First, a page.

Chapter 13 Bankruptcy: The Top Five Reasons to File a Chapter 13
Nov. 27, 2012
Chapter 13 is a type of bankruptcy for consumers that allows them to make payments on certain debts, restructure others, and discharge some (or all) unsecured, non-priority obligations. The leading 5 reasons to file such a bankruptcy are:
Your house is in foreclosure and you need to stop that process. The magic of a chapter 13 bankruptcies is that mortgage or Loan Company can’t go forward with a foreclosure of your home if you have proposed a plan to get them caught up. Thus, if you are $10,000 behind in your house payments, but can repay that amount over to 3 to 5 years, the foreclosure stops!
You owe the IRS and they are threatening to garnish your wages or levy your bank account. In a chapter 13, you can force them to take payments. Often the IRS will work with you voluntarily to pay off a tax liability. Sometimes, however, the monthly outlays proposed by the IRS are just too large or you are dealing with an uncooperative IRS agent. But in a Chapter 13 bankruptcy, you can force them to take payments if you will be able to cure the deficiency during the plan (3 to 5 years)
You want to get rid of the second mortgage on your house. If you owe more on your first mortgage than the house is worth and you want your second mortgage or a line of credit secured by you house (a HELOC) to go away, you can make this happen in a Chapter 13. This is called a “lien strip”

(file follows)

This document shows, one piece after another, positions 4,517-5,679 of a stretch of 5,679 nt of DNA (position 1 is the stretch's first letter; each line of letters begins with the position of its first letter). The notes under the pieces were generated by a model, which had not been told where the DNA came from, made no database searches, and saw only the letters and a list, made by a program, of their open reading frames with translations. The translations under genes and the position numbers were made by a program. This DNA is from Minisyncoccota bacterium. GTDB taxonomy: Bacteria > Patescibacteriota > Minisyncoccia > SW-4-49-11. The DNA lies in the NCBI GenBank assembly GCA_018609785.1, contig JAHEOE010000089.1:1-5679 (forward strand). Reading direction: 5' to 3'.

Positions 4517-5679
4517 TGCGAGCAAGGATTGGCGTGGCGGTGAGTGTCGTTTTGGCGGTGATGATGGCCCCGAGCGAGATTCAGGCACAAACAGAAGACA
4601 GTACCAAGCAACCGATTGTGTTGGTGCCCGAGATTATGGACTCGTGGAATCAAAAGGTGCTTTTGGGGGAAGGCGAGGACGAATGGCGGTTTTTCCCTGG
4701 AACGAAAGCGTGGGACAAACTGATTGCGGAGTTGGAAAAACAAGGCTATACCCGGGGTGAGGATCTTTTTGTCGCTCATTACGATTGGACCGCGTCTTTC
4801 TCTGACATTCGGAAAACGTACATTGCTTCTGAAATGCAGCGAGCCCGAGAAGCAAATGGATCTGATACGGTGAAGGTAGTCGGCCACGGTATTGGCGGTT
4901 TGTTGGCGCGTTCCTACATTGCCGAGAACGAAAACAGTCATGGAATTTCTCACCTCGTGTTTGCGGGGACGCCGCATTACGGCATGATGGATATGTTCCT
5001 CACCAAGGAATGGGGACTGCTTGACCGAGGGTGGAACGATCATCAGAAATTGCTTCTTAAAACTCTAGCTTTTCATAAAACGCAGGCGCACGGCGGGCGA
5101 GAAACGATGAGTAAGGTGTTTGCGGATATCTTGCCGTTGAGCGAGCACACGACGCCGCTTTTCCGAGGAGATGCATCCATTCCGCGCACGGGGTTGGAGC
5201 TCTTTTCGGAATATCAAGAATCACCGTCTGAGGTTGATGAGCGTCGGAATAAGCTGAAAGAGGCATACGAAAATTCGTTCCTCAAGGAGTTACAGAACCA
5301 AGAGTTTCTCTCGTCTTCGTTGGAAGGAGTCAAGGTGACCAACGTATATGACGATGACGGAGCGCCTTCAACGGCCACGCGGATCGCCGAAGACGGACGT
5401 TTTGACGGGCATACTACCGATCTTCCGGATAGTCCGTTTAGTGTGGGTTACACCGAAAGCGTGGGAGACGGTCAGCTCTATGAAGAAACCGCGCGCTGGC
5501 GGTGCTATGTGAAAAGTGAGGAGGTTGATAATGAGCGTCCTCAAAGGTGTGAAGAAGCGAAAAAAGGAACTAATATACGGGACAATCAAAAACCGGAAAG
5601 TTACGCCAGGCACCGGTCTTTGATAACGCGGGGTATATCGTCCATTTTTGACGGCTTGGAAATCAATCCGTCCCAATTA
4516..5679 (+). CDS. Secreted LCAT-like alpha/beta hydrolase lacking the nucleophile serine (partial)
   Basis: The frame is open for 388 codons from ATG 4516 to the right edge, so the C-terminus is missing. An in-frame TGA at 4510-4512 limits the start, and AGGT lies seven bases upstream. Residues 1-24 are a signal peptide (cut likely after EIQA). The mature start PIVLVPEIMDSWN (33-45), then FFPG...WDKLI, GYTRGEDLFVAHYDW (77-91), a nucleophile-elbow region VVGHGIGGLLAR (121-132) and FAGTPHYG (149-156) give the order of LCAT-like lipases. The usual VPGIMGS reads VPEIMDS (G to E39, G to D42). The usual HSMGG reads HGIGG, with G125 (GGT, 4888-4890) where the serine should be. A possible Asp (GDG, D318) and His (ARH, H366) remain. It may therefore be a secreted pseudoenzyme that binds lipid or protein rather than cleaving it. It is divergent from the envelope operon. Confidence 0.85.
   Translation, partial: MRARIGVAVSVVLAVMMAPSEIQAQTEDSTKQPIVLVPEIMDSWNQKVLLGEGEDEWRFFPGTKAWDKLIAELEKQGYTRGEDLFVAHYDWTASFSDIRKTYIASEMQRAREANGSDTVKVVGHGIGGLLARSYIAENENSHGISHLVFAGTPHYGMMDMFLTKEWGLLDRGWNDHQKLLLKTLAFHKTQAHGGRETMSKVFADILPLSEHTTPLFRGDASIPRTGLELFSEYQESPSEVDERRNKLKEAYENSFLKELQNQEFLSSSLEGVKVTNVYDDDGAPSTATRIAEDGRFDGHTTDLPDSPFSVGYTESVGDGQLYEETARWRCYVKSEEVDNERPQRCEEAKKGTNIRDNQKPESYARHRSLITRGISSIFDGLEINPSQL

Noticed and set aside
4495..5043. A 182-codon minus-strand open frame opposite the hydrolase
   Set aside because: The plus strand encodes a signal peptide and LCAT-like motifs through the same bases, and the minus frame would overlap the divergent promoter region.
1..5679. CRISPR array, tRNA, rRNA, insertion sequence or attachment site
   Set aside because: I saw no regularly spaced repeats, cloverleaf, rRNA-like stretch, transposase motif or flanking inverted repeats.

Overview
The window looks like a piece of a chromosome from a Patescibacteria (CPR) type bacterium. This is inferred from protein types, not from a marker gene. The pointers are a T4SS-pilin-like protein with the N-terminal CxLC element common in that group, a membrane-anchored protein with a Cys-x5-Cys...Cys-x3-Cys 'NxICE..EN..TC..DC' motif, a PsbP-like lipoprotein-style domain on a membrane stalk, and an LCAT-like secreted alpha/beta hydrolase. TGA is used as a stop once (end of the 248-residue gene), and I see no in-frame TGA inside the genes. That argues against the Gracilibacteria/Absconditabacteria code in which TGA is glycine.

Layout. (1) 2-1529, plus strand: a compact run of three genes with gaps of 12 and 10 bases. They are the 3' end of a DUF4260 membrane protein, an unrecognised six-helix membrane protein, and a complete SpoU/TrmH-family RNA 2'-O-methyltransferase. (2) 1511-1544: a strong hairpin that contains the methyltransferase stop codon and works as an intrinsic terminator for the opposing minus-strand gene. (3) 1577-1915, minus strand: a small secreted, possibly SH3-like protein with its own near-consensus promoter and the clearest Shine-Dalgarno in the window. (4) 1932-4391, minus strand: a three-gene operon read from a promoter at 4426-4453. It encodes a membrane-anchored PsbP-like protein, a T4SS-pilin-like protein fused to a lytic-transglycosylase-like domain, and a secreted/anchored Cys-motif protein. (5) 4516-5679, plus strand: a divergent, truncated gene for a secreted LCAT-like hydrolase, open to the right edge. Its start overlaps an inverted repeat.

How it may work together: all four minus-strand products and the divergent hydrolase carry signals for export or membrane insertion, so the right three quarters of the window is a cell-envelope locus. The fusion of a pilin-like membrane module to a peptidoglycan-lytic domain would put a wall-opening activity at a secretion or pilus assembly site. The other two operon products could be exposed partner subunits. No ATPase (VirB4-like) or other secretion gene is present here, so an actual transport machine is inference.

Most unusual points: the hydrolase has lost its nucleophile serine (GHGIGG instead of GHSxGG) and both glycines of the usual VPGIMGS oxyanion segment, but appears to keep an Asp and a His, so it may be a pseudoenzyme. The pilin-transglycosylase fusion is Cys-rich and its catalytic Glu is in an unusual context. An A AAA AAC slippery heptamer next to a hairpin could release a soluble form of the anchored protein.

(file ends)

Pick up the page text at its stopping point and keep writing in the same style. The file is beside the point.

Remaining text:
You don’t qualify for a Chapter 7 bankruptcy but you need some relief from debts. BAPCPA, the bankruptcy law that went into effect in 2005, limits individuals seeking to file a Chapter 7 bankruptcy to persons who qualify under the Means Test. Thus, if you make too much money, you can’t file a Chapter 7. Also, BAPCPA only permits you to file Chapter 7 once every eight years. However, you can file a Chapter 13 four years after you have been discharged in a Chapter 7. And if you don’t need a discharge in the Chapter 13, like maybe you are just trying to pay the IRS what you owe them over a three to five year period. This strategy works particularly well with individuals who have a lot of unsecured debt and also owe the IRS taxes that can’t be discharged in a Chapter 7. File the Chapter 7 to get rid of the unsecured debt, then file a Chapter 13 to pay off the IRS over time.
You own personal property or real estate that isn’t worth what you owe on it, but you still want to keep it. In a Chapter 13, often you can “cram down” the amount you are paying on a vehicle or non-residential piece of property by paying only the actual value to lien-holder, and treating the rest of the loan as unsecured.
These are the top 5 reasons to file a Chapter 13. Consult a good bankruptcy attorney to see if you can benefit from such a filing.